This is the continuation of a movement that started in November 2019. Chile was going through a similar process: people rebelling against an economic trickle down that never happened. Do the people fighting in Colombia see their fight as one against neoliberalism? 

No. We have not reached that point. And we did not get to that point because of the level of disorganization. Every organization on the left pulls for its own side. There is an infinite level of disunity. What’s happening here today is a people’s uprising. But Colombians are disorganized and adaptable to their living conditions. We raised the issue of the price of eggs because that is what people eat. If they mess with the price of eggs, people go out into the streets. That was what really happened. 

This social uprising helps us begin to organize ourselves, to return to the issue of social and popular organization. That is what all the organizations, parties, and movements of the left are trying to do. We are betting to see growth. But it’s not the end of neoliberalism yet, no.


How is this resolved in the short term? 

At this moment, [there is] a lot of pain for the young people, the dead people. In terms of the issues people are raising in the territories, it's very broad stuff. Some want President Duque to resign. Others propose dialogue that could lead to substantial agreements. But for the movement right now, a minimum requirement should be the withdrawal of all the reform proposals.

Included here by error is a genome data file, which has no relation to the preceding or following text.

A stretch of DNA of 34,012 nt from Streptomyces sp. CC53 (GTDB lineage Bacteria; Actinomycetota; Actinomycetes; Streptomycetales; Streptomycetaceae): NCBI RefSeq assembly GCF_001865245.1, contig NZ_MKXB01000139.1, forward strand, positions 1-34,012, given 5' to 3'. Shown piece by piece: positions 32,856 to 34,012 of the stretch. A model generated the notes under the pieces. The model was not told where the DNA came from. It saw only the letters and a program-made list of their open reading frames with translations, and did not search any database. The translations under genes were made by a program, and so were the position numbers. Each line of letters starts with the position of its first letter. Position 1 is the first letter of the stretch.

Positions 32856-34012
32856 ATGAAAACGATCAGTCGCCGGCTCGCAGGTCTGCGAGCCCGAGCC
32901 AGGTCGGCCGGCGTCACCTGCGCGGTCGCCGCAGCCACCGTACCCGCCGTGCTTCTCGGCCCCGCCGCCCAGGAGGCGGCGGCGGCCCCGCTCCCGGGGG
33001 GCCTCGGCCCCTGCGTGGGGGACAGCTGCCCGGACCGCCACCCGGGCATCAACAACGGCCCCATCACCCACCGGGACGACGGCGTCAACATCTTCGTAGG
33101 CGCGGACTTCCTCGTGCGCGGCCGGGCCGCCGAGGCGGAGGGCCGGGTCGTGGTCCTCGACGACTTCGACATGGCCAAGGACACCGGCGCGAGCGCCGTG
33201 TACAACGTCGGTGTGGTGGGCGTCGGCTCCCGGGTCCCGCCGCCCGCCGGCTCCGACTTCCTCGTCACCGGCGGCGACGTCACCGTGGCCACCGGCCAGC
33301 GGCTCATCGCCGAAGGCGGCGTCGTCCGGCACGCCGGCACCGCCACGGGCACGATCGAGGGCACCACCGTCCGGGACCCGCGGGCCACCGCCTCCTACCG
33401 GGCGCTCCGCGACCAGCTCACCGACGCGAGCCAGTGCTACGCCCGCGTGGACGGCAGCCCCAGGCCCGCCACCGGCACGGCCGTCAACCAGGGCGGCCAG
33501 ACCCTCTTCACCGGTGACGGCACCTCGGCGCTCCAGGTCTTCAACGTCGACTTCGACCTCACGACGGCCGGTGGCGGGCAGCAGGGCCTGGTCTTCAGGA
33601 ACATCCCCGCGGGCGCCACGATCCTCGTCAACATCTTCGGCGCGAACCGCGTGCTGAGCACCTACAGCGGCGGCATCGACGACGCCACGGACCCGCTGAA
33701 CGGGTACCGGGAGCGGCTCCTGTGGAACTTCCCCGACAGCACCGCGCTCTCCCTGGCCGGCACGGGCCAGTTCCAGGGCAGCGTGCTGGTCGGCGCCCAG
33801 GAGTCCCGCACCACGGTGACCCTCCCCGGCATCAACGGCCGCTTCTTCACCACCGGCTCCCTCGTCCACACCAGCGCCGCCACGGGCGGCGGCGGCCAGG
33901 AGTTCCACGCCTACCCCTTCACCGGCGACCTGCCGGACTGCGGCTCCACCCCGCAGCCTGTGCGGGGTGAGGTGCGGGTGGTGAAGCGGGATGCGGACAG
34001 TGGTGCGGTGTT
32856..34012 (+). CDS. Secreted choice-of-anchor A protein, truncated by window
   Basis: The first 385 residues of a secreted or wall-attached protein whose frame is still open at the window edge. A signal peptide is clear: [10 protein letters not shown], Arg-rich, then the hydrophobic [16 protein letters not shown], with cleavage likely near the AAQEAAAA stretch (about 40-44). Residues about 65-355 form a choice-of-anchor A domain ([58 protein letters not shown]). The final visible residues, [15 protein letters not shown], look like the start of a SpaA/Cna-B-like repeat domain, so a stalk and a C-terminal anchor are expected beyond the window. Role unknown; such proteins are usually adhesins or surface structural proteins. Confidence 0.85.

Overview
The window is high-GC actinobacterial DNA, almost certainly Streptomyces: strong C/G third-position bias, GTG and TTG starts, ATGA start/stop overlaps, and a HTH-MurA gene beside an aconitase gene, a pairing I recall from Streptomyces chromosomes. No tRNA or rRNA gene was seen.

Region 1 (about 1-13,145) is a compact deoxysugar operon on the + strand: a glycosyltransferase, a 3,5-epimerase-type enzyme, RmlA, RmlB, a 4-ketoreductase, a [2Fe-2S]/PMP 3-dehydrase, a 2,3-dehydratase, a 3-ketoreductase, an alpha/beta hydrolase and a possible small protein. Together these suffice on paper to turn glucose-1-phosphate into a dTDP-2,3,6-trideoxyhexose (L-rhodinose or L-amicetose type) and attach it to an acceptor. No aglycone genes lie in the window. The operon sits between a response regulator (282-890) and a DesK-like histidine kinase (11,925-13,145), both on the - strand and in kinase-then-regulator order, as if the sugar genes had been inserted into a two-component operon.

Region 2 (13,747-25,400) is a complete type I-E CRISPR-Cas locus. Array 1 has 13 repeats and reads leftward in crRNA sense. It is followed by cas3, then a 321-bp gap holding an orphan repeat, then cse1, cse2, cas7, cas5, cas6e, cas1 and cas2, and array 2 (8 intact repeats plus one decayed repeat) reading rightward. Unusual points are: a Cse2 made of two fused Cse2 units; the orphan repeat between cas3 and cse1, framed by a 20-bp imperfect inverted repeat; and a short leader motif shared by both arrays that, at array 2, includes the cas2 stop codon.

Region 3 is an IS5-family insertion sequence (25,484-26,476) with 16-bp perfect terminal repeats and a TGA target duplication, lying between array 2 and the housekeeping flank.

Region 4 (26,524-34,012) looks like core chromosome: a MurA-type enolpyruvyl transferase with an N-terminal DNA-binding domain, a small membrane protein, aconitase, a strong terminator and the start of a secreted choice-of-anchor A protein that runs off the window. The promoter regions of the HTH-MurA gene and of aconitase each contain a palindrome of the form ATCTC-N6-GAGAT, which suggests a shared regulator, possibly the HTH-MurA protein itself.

Is there anything else people in the United States should know about what is happening in Colombia right now?

Something that has shocked us is the violence taking place during night. At night, a special police group called GOES arrives with the purpose of shooting people. That is how the highest number of dead has fallen. We are particularly concerned about what happened at two points of resistance, called La Luna and La Portada, where men in civilian clothes arrived in a truck, hiding their police identification, shooting, leaving two dead. That worries us greatly, and it worries us because the state, instead of trying to de-escalate the military route, the use of arms, is shamelessly bringing them out into the open. That makes the human rights issue so much worse. 

The situation has overwhelmed the organizations that were covering [human rights issues] in Cali; we cannot cope. We are at a very high level of physical and moral exhaustion because, in many places, we have also been attacked by the police; if they attack us, they will obviously not respect the people. We are very concerned about the state, but we are concerned about the para-state as well.


Are you afraid for your life?

Well, the normal fear of going out and getting shot


Most organizers in the world are not concerned about getting killed. You seem to see it as just another hazard of the trade

The problem is that you normalize it, but it is not normal. It is not normal that when we go out on the street, we prefer not to wear our human rights ID cards or vests because we are afraid of being attacked. But here there is a saying: "He who is afraid should buy a dog." I have three.